Duolingo reported strong revenues and subscriber growth, though its costs remain high. Additionally, the company offered a bit of insight into its plans for more international growth.
As a former Duolingo user, I was debating writing this in my conversational German, my sub-par Spanish or my utterly abysmal Portuguese. However, until I get a few more lessons in I’m going to opt to play things safe and stick with English.
Did Duolingo beat expectations?
Duolingo’s revenue topped expectations to come in at $63.6m for the three-month period. Analysts had expected the company to achieve just $60.5m. This also amounted to an increase of 40% from the prior year quarter. The company asserted that this showed the “durability” of the growth achieved during the height of the COVID pandemic.
Meanwhile, Net loss totalled $29.0m, compared to a net loss of $3.2m in the prior year quarter, with Duolingo attributing the majority of this change to IPO-related costs.
Monthly active users increased to an all-time high of 41.7 million, while the number of paid subscribers jumped by 49% compared to the same point in 2021 to reach 2.2 million at quarter end.
Subscription revenues climbed by 42% following the increase in subscriber numbers, while advertising revenues increased by 34% to $9.0m. This was attributed to an increase in daily active users, which resulted in increased advertisements served. Additionally, Duolingo saw a year-over-year increase in advertising revenue per daily active user.
Even so, Duolingo missed expectations in for its EPS. The language app recorded a net loss of $0.98 per share, worse than analysts’ prediction of a $0.95 per share loss.
The founder’s reaction
The EdTech company's co-founder and CEO, Luis von Ahn, commented: “Our performance during the third quarter was exceptional. We achieved record bookings and a record number of paid subscribers, with monthly and daily users also reaching all-time highs.
“I’m very proud that we continue to grow rapidly, even on top of last year’s extraordinary performance, furthering our mission to develop the best education in the world and make it universally available."
What guidance did Duolingo provide?
The language-learning app estimated that its fourth quarter revenue would be between $66.5m and $69.5m. That would constitute further revenue growth from the three months ended 30 September.
Meanwhile, adjusted EBITDA was seen as coming in between a loss of $6.5 or $3.5 per share. This would be a loss far more under control than in the third quarter, though the outfit would not be dealing with the one-off IPO costs.
Duolingo also raised its full year guidance on bookings to between $282.5m and $285.5m. This would constitute year-over-year growth of 49 to 50%.
Additionally, Duolingo used the earnings call to emphasise the seasonality of its business. Chief financial officer, Matt Skaruppa, said the company’s user metrics fluctuated around holiday seasons and strong marketing pushes.
As such, relatively flat user activity is expected in November and early December. However, a spike is expected in late December and January as people are likely to pick learning a second language as a New Year’s resolution.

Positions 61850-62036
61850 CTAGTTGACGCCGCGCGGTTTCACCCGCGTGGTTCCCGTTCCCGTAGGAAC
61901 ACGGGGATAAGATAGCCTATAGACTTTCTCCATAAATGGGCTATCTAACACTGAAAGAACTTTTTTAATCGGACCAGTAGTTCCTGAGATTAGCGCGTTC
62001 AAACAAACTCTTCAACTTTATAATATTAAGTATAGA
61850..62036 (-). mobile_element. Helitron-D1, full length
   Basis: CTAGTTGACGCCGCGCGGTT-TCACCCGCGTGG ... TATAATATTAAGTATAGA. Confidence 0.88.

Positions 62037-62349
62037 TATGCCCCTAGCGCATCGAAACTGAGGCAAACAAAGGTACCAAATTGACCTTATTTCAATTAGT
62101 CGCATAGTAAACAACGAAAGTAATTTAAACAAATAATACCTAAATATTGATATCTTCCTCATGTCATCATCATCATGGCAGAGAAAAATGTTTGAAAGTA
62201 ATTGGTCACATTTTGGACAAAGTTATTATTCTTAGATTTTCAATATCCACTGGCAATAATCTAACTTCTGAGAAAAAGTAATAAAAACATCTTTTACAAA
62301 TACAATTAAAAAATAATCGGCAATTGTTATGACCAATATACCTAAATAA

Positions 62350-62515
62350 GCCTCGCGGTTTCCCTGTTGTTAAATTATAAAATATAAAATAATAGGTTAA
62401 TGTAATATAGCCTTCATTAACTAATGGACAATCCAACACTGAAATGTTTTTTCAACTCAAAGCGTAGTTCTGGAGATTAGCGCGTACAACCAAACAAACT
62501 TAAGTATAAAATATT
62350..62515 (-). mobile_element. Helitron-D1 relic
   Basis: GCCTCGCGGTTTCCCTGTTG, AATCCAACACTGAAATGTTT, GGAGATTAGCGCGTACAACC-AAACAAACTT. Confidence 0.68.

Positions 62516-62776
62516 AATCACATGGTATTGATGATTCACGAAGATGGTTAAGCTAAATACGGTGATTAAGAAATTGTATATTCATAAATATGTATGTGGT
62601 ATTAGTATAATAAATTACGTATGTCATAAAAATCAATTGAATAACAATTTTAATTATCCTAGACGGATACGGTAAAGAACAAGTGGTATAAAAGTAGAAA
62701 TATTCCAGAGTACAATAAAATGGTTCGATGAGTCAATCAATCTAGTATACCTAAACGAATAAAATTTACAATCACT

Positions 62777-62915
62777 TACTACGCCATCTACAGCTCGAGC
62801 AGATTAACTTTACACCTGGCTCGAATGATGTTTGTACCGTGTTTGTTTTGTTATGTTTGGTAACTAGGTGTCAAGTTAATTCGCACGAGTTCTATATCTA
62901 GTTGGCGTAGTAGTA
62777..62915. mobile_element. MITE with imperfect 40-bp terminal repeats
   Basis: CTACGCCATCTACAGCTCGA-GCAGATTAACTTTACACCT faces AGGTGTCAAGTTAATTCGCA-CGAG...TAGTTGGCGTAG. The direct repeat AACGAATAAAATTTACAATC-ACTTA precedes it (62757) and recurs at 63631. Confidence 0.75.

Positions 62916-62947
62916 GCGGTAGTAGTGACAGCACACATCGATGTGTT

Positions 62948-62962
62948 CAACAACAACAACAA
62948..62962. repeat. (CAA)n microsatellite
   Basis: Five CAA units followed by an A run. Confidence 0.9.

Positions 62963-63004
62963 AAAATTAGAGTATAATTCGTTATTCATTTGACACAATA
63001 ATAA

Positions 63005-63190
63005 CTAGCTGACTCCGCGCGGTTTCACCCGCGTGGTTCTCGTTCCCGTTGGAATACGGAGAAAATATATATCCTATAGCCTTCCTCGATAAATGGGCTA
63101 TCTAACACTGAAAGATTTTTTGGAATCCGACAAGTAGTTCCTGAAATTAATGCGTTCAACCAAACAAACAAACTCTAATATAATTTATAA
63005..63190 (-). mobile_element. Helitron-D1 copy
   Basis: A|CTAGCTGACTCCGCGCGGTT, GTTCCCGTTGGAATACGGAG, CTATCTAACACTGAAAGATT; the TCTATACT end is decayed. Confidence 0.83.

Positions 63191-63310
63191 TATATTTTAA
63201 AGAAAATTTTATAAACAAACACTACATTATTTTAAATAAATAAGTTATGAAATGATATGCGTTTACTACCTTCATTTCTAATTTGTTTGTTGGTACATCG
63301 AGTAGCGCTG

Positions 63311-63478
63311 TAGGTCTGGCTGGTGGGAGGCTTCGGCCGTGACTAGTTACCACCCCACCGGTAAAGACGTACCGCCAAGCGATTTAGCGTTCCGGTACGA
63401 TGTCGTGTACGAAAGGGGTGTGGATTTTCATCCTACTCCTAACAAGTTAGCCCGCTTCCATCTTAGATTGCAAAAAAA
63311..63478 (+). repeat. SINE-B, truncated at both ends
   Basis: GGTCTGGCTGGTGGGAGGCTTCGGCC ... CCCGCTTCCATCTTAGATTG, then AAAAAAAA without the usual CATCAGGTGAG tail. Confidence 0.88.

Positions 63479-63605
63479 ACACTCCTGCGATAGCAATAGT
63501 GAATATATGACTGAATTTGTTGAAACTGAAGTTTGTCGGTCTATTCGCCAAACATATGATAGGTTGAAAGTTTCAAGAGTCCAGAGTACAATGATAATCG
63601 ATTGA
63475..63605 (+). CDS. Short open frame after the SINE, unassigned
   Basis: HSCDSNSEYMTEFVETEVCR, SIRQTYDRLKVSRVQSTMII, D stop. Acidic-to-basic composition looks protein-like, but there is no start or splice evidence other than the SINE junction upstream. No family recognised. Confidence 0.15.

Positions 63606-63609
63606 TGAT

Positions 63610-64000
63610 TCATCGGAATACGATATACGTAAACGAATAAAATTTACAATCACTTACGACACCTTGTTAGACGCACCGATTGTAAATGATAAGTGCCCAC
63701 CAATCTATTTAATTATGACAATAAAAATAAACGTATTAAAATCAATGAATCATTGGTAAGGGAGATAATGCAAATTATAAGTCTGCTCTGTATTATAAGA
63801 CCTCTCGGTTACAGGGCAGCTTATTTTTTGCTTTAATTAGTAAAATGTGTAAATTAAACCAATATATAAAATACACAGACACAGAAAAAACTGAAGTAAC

Duolingo's International expansion
Another item touched upon during the earnings call was ambitions for international expansion. The app is available all around the world but pricing structure does not vary hugely at the moment.
Duolingo has ambitions to break into developing nations, but von Ahn warned that this may take time. He noted that the businesses pricing structure worked well in nations like the US and UK. However, this level is perceived to be too high for less wealthy countries.
Von Ahn commented: “Over time, I think we're going to see the penetration in a lot of these countries increase a lot as, for example, they started getting Netflix (NASDAQ:NFLX). We just don't think that for many of these countries, we're going to be the first subscription that a lot of people get.
“But once they're used to getting something like Netflix, we think we're going to come soon after.”
The company is experimenting with different pricing structures, but cautioned that this does take time. Von Ahn explained that Duolingo needs to examine how price changes impact resubscriptions or just reups and renewals before fully implementing them. As such, serious subscriber growth could still be off in the future.
How has Duolingo fared since its IPO?
Since its IPO in July, Duolingo’s share price has increased by 6.31% from a base level of around $140. Since its public listing, the company’s share price has risen to a high of around $202 in late September after having dropped to a low of $120 towards the end of August.
When launching its IPO, Duolingo said the proceeds would be used for general corporate purposes, including working capital, operating expenses, and capital expenditures. This is already evident in the growth of the company’s costs.
Staffing and marketing costs jumped during the three-month period, but not just because of the IPO. Duolingo said this was also to support its growth during the back-to-school period. This appears to be a smart move.
Home-learning during COVID meant the language app was indispensable as a tool for education, but jumping on the return to school as a marketing opportunity may have secured Duolingo’s place in the classroom.
Von Ahn said: “A significant number of language classrooms use Duolingo. Our belief is that roughly 40% of language classrooms in the United States are using Duolingo in one way or another. So we see that in our numbers compared to the summer -- from the summer to going back to school.”
If Duolingo can continue to be a staple of the classroom, while also working towards international subscriber growth, the company may be in for a very bright future.